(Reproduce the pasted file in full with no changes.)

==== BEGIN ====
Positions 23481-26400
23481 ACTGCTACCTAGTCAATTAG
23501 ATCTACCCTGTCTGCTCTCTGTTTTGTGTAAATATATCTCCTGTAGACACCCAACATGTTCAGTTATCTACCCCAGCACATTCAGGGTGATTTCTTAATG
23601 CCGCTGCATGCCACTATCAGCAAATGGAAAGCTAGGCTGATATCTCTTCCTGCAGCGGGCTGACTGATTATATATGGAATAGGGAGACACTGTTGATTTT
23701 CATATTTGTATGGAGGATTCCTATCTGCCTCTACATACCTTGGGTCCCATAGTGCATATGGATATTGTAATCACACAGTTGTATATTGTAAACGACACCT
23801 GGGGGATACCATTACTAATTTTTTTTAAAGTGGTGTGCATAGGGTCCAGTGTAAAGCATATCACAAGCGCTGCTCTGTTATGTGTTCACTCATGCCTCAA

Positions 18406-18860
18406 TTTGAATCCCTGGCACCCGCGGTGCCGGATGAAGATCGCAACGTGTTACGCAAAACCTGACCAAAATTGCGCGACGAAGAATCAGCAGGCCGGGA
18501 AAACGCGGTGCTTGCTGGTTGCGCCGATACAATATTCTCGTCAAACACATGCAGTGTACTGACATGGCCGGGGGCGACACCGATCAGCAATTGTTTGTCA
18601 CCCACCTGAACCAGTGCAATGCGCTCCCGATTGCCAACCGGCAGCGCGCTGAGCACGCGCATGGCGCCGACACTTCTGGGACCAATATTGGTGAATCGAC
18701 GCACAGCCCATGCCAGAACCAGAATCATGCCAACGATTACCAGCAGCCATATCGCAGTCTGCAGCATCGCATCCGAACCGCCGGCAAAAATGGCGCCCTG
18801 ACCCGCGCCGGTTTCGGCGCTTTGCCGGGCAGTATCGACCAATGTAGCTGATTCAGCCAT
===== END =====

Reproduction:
Positions 23481-26400
23481 ACTGCTACCTAGTCAATTAG
23501 ATCTACCCTGTCTGCTCTCTGTTTTGTGTAAATATATCTCCTGTAGACACCCAACATGTTCAGTTATCTACCCCAGCACATTCAGGGTGATTTCTTAATG
23601 CCGCTGCATGCCACTATCAGCAAATGGAAAGCTAGGCTGATATCTCTTCCTGCAGCGGGCTGACTGATTATATATGGAATAGGGAGACACTGTTGATTTT
23701 CATATTTGTATGGAGGATTCCTATCTGCCTCTACATACCTTGGGTCCCATAGTGCATATGGATATTGTAATCACACAGTTGTATATTGTAAACGACACCT
23801 GGGGGATACCATTACTAATTTTTTTTAAAGTGGTGTGCATAGGGTCCAGTGTAAAGCATATCACAAGCGCTGCTCTGTTATGTGTTCACTCATGCCTCAA

Positions 18406-18860
18406 TTTGAATCCCTGGCACCCGCGGTGCCGGATGAAGATCGCAACGTGTTACGCAAAACCTGACCAAAATTGCGCGACGAAGAATCAGCAGGCCGGGA
18501 AAACGCGGTGCTTGCTGGTTGCGCCGATACAATATTCTCGTCAAACACATGCAGTGTACTGACATGGCCGGGGGCGACACCGATCAGCAATTGTTTGTCA
18601 CCCACCTGAACCAGTGCAATGCGCTCCCGATTGCCAACCGGCAGCGCGCTGAGCACGCGCATGGCGCCGACACTTCTGGGACCAATATTGGTGAATCGAC
18701 GCACAGCCCATGCCAGAACCAGAATCATGCCAACGATTACCAGCAGCCATATCGCAGTCTGCAGCATCGCATCCGAACCGCCGGCAAAAATGGCGCCCTG
18801 ACCCGCGCCGGTTTCGGCGCTTTGCCGGGCAGTATCGACCAATGTAGCTGATTCAGCCAT